In 2008, a three-year training course in pottery making was established by the Sierra Leone Adult Education Association (SLADEA), a local organization aiming to reduce the adult illiteracy rate and promoting the non-formal educational sector of Sierra Leone. The pottery center was set up in Waterloo, located about one-hour drive from Freetown. During these three years, several students dropped out, but some of them remained focused and finished the course. Among the students that graduated were Brima Koroma, Mohamed A Sesay and Fatmata Lakoh, and it was expected of them to run the facility after the training course was completed. However, with little experience in running a facility and no substantial training, the center slowly deteriorated and little funds were gathered to maintain it.
The Director of Aurora heard about the center but nobody seemed to know if it was still running or where exactly was located. During the preparation state of the Sweet Salone project, the Director and the driver of Aurora went on a mission to locate the center, as some of the designers working with Aurora had also expressed an interest in working with potters. After a whole day driving on the outskirts of Waterloo, they finally found someone who had heard of the center.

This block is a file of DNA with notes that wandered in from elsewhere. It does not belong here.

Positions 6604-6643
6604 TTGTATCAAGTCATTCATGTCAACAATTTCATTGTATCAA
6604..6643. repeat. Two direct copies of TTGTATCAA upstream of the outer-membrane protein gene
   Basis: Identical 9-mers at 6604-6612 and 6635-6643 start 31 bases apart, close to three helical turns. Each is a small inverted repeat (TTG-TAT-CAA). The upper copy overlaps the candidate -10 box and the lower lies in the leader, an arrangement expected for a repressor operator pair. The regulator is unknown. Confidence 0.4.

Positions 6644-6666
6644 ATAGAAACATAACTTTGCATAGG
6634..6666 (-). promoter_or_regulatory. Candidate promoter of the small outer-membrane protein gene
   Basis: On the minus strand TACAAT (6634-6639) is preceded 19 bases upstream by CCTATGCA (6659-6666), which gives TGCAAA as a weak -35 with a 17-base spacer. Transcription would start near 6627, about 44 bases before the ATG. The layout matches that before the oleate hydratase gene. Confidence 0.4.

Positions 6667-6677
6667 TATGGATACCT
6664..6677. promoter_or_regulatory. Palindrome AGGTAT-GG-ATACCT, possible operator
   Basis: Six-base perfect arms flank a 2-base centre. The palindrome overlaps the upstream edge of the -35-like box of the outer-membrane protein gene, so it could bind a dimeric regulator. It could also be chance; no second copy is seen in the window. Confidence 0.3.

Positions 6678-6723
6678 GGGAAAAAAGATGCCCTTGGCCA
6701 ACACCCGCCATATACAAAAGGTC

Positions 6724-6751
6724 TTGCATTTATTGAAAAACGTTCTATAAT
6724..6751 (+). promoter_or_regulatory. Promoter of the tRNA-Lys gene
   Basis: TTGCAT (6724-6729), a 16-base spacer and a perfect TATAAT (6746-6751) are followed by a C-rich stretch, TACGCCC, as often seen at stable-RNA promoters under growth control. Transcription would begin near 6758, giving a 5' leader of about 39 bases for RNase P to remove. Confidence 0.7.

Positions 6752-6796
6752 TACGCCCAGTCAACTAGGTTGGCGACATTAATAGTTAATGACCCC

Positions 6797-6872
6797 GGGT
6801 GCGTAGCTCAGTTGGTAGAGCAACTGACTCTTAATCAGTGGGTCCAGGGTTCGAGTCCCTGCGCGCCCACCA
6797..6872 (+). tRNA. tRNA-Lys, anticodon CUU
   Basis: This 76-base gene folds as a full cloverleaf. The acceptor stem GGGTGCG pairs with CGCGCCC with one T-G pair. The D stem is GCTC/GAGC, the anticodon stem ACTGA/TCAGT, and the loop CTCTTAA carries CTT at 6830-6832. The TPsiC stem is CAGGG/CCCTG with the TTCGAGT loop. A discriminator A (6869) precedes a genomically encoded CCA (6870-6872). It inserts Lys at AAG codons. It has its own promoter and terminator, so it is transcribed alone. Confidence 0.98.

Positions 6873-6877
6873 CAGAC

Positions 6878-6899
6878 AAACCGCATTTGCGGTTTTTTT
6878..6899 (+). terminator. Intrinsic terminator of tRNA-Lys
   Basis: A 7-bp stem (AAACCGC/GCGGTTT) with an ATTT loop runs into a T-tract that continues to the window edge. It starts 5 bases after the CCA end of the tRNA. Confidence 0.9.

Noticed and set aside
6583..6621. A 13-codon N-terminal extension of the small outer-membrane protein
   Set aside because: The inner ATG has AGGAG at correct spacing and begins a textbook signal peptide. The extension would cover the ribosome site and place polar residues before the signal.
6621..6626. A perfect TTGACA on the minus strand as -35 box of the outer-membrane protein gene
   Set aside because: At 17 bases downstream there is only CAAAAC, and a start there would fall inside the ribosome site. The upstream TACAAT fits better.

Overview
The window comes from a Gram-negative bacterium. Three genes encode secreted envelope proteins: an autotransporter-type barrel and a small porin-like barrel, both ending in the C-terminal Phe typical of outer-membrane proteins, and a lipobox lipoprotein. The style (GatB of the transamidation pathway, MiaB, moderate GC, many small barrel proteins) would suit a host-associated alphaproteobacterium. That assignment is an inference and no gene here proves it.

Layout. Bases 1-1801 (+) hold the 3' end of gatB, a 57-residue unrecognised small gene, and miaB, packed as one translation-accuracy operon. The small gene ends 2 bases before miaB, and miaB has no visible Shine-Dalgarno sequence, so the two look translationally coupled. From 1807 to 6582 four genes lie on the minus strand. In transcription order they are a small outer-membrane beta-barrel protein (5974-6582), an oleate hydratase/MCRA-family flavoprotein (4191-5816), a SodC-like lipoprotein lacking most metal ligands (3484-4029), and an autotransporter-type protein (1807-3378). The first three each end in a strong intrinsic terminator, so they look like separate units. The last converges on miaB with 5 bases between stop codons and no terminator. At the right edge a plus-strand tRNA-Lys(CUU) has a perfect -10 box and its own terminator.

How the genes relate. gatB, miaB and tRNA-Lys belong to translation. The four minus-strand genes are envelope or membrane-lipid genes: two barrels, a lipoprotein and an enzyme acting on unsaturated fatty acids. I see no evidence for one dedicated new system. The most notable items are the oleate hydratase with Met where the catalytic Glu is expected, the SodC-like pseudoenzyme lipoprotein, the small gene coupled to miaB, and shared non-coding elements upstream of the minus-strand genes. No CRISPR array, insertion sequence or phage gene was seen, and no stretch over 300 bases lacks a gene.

Built in the beautiful surroundings within the SLADEA compound, the pottery, named after Dr. Lettie Stuart who was the founder of SLADEA, finally became an important cooperative partner in the Sweet Salone project. Brima and his team were running this only pottery center in Sierra Leone. In a country where too many young people drop out of school due to a lack of economic means, Brima’s goal was to earn enough to be able to support all his five children through higher education.
While considering the past of the pottery centre the possibilities that lay ahead in the future and the well-educated teachers who were still around, Aurora Foundation started looking into the possibilities of reestablishing the center. In 2018, it was reopened with a fresh look, new equipment and an 18-month training program for students.
The pottery center is currently very busy with students helping out in making products to be sold and learning the fine art of pottery. Orders keep coming in and workshops on weekends have become extremely popular with Freetowners who want to try out the kicking wheel and make their own products.